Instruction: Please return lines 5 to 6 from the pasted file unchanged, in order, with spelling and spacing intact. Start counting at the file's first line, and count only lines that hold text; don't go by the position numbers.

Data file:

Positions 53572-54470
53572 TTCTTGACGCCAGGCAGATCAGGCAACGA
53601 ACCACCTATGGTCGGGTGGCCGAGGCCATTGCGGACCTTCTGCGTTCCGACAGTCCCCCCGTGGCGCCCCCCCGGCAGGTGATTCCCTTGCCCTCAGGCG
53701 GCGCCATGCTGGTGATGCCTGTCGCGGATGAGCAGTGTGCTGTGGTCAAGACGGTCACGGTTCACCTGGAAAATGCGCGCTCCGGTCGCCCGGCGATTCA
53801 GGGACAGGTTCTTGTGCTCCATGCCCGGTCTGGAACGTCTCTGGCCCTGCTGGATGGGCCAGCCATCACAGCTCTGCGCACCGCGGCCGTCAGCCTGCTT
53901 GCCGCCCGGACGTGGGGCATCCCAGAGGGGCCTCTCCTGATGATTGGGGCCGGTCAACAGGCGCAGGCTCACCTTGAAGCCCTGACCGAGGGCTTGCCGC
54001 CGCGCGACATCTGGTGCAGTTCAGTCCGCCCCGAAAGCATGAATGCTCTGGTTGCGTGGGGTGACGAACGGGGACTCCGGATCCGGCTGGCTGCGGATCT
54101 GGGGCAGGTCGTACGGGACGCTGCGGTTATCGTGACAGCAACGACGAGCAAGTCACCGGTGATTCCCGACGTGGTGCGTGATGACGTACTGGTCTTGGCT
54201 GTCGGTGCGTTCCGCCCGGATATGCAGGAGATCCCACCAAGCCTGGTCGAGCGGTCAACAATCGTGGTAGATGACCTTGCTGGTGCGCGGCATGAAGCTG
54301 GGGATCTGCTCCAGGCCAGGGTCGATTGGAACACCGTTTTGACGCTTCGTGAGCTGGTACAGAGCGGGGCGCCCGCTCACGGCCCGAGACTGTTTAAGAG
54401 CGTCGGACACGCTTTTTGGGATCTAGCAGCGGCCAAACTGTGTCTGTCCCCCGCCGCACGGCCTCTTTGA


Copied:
53801 GGGACAGGTTCTTGTGCTCCATGCCCGGTCTGGAACGTCTCTGGCCCTGCTGGATGGGCCAGCCATCACAGCTCTGCGCACCGCGGCCGTCAGCCTGCTT
53901 GCCGCCCGGACGTGGGGCATCCCAGAGGGGCCTCTCCTGATGATTGGGGCCGGTCAACAGGCGCAGGCTCACCTTGAAGCCCTGACCGAGGGCTTGCCGC